GB2062854A - Currency note idenification system - Google Patents

Currency note idenification system Download PDF

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Publication number
GB2062854A
GB2062854A GB8034225A GB8034225A GB2062854A GB 2062854 A GB2062854 A GB 2062854A GB 8034225 A GB8034225 A GB 8034225A GB 8034225 A GB8034225 A GB 8034225A GB 2062854 A GB2062854 A GB 2062854A
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Prior art keywords
currency
note
detected
authenticity
value
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GB8034225A
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GB2062854B (en )
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Toshiba Corp
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Toshiba Corp
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    • GPHYSICS
    • G06COMPUTING; CALCULATING; COUNTING
    • G06KRECOGNITION OF DATA; PRESENTATION OF DATA; RECORD CARRIERS; HANDLING RECORD CARRIERS
    • G06K9/00Methods or arrangements for reading or recognising printed or written characters or for recognising patterns, e.g. fingerprints
    • GPHYSICS
    • G07CHECKING-DEVICES
    • G07DHANDLING OF COINS OR OF PAPER CURRENCY OR SIMILAR VALUABLE PAPERS, e.g. TESTING, SORTING BY DENOMINATIONS, COUNTING, DISPENSING, CHANGING OR DEPOSITING
    • G07D7/00Testing specially adapted to determine the identity or genuineness of paper currency or similar valuable papers or for segregating those which are alien to a currency or otherwise unacceptable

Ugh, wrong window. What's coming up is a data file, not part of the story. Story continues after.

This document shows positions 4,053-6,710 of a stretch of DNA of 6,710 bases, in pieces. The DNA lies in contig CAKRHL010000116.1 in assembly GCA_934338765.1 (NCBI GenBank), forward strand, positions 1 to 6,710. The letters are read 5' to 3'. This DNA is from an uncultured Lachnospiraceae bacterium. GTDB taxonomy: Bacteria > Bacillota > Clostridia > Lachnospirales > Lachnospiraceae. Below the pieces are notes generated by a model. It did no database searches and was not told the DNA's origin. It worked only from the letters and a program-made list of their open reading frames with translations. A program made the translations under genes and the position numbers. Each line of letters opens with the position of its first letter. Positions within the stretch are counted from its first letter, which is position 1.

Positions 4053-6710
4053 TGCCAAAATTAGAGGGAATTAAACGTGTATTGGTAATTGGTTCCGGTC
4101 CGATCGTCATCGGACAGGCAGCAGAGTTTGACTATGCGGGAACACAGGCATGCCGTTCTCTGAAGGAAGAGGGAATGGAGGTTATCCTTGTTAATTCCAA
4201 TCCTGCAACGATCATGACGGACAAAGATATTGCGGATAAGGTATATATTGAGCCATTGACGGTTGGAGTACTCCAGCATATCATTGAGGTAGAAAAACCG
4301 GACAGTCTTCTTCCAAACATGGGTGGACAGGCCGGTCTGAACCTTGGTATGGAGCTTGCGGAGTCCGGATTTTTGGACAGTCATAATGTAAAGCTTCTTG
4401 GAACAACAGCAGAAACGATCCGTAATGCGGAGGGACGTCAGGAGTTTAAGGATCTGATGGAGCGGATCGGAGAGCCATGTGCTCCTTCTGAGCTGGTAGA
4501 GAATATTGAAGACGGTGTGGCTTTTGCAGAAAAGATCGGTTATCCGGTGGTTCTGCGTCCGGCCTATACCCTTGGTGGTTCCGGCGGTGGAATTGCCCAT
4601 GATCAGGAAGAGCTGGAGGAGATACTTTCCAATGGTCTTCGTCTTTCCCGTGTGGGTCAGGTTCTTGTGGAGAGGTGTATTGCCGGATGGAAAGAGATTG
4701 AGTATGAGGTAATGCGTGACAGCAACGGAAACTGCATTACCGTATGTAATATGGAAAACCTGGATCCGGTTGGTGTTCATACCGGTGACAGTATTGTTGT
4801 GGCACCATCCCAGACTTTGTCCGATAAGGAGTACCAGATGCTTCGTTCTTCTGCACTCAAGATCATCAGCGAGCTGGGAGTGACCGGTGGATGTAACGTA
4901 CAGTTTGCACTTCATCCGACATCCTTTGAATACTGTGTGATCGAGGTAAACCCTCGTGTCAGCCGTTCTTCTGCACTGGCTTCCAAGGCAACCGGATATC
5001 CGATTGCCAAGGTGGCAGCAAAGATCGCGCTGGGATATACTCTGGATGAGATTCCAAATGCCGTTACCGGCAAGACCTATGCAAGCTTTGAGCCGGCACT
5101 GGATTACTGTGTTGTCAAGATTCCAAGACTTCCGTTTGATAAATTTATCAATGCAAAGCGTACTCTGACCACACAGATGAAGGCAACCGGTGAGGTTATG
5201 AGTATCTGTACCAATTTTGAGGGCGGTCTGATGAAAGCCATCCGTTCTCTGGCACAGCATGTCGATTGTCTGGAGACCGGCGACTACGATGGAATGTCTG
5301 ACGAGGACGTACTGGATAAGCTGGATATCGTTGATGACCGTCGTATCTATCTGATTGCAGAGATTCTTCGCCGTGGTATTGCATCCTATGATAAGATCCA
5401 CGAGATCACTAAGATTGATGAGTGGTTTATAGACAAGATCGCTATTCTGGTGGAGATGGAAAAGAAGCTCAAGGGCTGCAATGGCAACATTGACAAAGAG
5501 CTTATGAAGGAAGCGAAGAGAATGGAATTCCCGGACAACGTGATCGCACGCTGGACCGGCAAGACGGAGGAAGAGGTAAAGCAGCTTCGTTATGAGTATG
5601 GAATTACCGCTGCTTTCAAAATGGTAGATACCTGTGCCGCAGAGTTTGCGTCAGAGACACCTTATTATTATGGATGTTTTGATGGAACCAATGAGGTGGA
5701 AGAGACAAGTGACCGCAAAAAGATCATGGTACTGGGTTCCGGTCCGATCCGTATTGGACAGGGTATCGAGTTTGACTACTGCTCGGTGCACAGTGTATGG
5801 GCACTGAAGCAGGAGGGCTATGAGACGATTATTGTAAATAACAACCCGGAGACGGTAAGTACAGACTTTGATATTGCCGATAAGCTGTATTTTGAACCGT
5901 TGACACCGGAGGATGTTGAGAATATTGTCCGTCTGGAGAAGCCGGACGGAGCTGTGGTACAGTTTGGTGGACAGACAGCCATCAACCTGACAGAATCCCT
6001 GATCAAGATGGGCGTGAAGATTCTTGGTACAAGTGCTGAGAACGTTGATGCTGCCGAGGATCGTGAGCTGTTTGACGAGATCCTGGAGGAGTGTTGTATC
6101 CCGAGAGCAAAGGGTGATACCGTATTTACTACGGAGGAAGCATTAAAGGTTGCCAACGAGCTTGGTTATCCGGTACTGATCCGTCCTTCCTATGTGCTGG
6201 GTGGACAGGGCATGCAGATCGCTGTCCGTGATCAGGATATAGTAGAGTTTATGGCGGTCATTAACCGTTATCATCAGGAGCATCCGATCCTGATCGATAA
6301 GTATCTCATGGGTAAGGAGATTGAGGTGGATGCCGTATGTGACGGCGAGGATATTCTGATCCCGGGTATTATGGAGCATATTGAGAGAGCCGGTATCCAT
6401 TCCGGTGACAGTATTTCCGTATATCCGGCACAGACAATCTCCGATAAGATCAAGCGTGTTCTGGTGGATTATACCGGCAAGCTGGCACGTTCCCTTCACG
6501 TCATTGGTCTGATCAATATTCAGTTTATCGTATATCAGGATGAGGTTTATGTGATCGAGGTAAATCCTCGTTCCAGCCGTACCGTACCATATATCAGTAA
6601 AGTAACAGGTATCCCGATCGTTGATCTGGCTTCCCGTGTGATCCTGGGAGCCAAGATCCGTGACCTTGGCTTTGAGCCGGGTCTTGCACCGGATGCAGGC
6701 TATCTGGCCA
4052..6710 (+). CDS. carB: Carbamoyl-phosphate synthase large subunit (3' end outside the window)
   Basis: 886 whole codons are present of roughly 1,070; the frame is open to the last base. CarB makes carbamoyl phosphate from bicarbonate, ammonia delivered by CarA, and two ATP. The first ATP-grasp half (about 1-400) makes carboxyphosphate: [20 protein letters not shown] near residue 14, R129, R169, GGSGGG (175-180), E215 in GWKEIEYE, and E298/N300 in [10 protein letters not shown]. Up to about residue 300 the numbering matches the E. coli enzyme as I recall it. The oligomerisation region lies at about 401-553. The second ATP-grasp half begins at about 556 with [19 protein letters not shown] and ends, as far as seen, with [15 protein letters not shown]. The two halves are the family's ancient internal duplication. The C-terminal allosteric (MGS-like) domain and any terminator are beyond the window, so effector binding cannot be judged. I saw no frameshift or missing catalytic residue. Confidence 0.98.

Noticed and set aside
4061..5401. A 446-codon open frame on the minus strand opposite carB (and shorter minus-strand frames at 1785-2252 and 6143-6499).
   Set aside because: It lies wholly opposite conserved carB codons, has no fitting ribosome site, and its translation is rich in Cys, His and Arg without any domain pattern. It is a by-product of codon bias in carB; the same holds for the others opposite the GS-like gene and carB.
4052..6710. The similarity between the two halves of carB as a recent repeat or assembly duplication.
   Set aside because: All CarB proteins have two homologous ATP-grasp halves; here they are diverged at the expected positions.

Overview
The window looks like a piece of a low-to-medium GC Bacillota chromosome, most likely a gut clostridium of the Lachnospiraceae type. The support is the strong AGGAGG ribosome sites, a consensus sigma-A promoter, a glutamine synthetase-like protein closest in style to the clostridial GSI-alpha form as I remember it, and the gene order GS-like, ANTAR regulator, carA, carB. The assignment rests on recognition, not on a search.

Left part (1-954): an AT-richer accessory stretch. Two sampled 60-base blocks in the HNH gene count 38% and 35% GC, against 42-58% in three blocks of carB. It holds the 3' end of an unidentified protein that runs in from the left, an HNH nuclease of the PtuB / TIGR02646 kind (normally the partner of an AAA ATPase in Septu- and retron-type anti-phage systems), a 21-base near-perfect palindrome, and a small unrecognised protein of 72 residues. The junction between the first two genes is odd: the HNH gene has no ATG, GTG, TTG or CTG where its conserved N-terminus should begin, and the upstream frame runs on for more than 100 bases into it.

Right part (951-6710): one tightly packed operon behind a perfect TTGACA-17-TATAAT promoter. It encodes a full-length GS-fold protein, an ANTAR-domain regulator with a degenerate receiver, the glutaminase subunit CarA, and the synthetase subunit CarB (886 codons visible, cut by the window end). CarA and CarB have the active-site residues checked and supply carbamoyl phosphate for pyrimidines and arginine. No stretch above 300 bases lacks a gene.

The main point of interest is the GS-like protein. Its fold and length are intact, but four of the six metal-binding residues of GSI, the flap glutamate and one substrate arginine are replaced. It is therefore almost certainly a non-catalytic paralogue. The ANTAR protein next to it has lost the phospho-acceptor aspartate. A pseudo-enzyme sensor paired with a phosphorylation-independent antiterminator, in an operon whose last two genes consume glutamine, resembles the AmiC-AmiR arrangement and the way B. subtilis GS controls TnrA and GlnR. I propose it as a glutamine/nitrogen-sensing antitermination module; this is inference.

• G07D7/06Testing specially adapted to determine the identity or genuineness of paper currency or similar valuable papers or for segregating those which are alien to a currency or otherwise unacceptable using wave or particle radiation

Description

1 GB2062854A 1

SPECIFICATION

Currency note identification system This invention relates generally relates to systems for identifying currency, and more particularly to an improved process for identifying a genuine currency note. The increased usage of vending machines, money changers, bank terminal machines etc in recent years has made it necessary to automatically and correctly identify the authenticity of currency notes, and especially bank notes.

The identification of the currency notes is generally done by detecting light reflected from the notes, as described in U.S. patent no. 4,179,685. Merely detecting reflected light, however, 10 does not necessarily verify the authenticity of the detected note to prevent the acceptance of forged notes. One method which has been developed to verify authenticity by detecting magnetic material, metallic element, or color which is contained in the currency or its printing ink is disclosed in Japanese patent disclosures nos. 54-4199 and 53-146698 corresponding to

U.S. patent application serial no. 969,379, filed December 14th 1978. In these disclosures, 15 the detection of colour, magnetic material, or metallic elements is performed by substantially the same process.

For example, in the Japanese patent disclosure no. 54-4199 the analogue detecting signal S, as shown in Fig. 1A, is obtained by scanning a detected bank note and compared with an anologue standard signal Sf, corresponding to a genuine note, to obtain an absolute difference 20 signal S. (see Fig. 1 B). If difference signal S. remains less during its entire time interval, than a predetermined level V, when the detected bank note is considered to be genuine.

If at any instant the difference signal exceeds level V, the note will be rejected. This method therefore has disadvantages in that a note having a minor disfigurement due to its handling (i.e.

wrinkles) and daily processing will be rejected which otherwise should not occur. These minor disfigurements can be caused by handling which stretch, shrink, and/or fade printing patterns or which decrease the quantity of magnetic material or metallic elements.